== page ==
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Giving a Future to At-Risk-Youth in Israel

(Photo: Courtesy Karmey Chesed, Gush Katif Museum)

The statement "Our children are our future" is not one that is foreign to most people. In Israel, extra care is placed upon the next generation in almost every aspect of society, from interior infrastructure, to unique laws providing free daycare for all children up to age three. So why are almost 15 percent of youth in Israel considered to be at-risk?

According to the Ministry of Social Affairs and Social Services' website, out of the 2 million children living in Israel, over 330,000 are children are considered to be "at-risk". The definition of "at-risk" youth, according to the ministry, includes children who are in immediate danger and exposed to violence and or abuse; children who suffer from mental illness and/or behavioral anomalies; those who are not or cannot be cared for properly by their guardians; children who are deemed a danger to themselves or to others around them; children who have broken the law or are deemed likely to do so; or children from broken or impoverished homes, from homes where a parent has died or suffers from a chronic illness.

With a country that is dedicated to the preservation and continuance of life, and that lauds youth to such a great extent, this percentage is quite staggering. For the past few years, Karmey Chesed has been stepping in to bring this troubled sector of society some much-needed hope. The organization achieves this by working from within cohesive families who are considered to be at-risk or close to being at-risk, by providing financial assistance, relieving pressure, and providing goods to alleviate sometimes-impoverished conditions. The family units, even broken ones, can then better provide a happy and sustaining home for the youth, and thus prevent them from becoming, or continuing to be, "at-risk".

Yisrael Cohen, who works at a youth home that preferred to remain nameless because it works with at-risk youth, extolled the generosity and accomplishments of the organization. "Karmey Chesed, helps us work within the families within the homes, where these problems start. They help provide the families with whatever they need - money, food, clothing, furniture - and this alleviates a lot of the difficulties that these families, and the children specifically, have."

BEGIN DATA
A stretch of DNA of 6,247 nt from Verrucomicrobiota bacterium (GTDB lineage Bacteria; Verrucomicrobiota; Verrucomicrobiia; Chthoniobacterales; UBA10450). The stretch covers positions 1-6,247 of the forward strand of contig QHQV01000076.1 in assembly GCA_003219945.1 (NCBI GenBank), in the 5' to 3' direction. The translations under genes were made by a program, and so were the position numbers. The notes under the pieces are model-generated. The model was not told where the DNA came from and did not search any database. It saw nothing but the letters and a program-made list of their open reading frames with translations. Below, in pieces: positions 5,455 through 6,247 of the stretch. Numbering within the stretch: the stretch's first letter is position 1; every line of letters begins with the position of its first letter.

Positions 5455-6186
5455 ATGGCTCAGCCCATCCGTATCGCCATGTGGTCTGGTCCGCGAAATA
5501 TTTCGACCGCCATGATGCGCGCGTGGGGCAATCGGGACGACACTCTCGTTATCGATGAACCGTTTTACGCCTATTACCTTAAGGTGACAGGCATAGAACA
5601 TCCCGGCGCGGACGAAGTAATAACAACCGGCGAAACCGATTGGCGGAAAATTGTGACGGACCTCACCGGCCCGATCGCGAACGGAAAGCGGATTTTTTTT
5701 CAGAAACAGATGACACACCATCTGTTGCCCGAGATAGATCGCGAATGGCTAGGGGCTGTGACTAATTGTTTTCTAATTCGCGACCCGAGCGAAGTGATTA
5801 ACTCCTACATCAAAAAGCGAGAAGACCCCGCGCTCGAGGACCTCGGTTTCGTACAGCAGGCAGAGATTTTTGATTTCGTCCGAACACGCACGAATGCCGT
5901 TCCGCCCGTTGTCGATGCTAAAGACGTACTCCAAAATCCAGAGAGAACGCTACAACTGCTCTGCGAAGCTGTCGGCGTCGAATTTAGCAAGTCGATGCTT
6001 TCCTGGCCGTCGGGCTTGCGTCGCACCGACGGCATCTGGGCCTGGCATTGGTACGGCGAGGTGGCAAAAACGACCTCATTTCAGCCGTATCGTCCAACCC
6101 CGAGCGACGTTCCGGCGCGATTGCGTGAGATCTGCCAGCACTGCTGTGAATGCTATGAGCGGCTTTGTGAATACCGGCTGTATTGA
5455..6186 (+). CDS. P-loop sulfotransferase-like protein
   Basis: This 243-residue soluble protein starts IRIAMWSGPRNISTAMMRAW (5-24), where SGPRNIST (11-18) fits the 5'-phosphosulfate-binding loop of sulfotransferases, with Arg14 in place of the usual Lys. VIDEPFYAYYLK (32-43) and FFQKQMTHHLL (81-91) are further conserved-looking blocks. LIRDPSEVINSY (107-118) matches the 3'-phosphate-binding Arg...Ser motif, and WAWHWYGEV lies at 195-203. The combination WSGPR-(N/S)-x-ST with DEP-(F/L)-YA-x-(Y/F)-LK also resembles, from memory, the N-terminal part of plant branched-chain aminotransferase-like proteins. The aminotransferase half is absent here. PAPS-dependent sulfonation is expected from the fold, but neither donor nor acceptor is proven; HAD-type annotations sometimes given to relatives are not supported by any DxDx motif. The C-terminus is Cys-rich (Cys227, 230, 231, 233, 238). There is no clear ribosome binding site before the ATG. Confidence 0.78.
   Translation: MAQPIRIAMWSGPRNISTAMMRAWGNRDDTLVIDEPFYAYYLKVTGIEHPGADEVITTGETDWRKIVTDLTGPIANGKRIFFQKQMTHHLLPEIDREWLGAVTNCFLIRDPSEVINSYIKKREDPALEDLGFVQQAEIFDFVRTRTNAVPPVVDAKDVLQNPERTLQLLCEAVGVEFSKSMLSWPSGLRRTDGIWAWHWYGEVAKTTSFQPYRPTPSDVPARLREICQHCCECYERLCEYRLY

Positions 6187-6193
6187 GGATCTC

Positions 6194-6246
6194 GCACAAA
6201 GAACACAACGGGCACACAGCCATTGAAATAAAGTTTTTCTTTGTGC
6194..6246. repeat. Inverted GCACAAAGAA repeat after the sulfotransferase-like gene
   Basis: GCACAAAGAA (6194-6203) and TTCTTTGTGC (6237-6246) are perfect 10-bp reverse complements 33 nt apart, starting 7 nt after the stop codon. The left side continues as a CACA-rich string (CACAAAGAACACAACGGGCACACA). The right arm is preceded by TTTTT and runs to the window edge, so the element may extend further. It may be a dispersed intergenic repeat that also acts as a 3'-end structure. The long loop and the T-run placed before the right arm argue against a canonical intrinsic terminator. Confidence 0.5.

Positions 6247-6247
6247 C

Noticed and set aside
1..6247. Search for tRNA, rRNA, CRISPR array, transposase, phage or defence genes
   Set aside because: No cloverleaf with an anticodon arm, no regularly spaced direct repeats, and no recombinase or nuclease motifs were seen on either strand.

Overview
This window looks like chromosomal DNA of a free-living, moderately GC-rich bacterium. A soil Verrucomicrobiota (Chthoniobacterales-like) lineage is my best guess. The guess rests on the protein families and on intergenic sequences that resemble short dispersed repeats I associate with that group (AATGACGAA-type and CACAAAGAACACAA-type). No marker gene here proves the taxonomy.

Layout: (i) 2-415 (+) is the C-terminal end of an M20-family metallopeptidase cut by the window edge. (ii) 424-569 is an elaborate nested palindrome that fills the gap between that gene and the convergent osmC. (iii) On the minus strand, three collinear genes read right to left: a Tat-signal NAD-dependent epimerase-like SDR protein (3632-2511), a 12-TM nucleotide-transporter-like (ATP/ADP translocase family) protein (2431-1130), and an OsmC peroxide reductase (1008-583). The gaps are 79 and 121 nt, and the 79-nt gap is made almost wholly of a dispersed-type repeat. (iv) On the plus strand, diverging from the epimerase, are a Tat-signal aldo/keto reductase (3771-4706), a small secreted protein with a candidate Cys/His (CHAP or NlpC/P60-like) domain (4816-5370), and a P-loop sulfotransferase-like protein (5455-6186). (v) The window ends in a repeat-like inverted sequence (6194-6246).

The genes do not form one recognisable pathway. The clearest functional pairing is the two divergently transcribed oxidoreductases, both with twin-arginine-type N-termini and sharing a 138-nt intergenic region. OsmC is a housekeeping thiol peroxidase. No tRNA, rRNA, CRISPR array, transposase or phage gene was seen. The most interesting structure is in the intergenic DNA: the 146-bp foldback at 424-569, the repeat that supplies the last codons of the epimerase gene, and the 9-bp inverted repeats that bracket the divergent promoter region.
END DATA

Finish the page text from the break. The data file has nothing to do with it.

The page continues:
Cohen told numerous stories in which parents were apathetic to their children and gave them nothing. These children came to the youth home looking to receive some of the love and physical necessities that being a child requires, such as food, clothing and shelter. "Karmey Chesed is always there to help out," he said, "and they do so generously and with all their heart."

The group home hosts the children or teenagers for a night, a week, sometimes even a month or more, however long the children need to be out of their own homes for things to settle down. The ideal of the youth home would be not to have to house these children at all; it would be for the families to be able to care for and deal with the children themselves. However, that is not always possible.

"We have one family who currently has four children by us, and they just had another baby," Cohen said. "They come for all sorts of reasons, sometimes it is because the children have mental disorders that the parents don't know how to deal with, sometimes the families are destitute and have nothing to give their children, other times it is because of divorce, or worse, violence and abuse. Whatever the case may be, we are here to help, and we are able to give a lot of that help to the children and to the families, due to the great work that Karmey Chesed does."

The center also provides daily activities and a social network for the children to thrive in. "We try to give them as normal a life as possible," said Cohen.

"Many of them are completely normal, and participate in regular schools and institutions as much as possible, other get special ed benefits. Some parents are ill and cannot care for their children and the children come from good homes, but automatically things are not the way they should be; those are very sad cases," Cohen said.

When asked why he felt Karmey Chesed puts such an emphasis on caring for children and helps out his youth home so much, Cohen responded by saying, "These children came to the world in this situation through no fault of their own; they are simply children. They deserve all the warmth, love and caring that every child deserves, and that is something that we here provide as well as our partners at Karmey Chessed. That is what is important, and can keep these children off the streets and out of trouble. They need caring, just like everyone else does, and we are happy to provide what we can."





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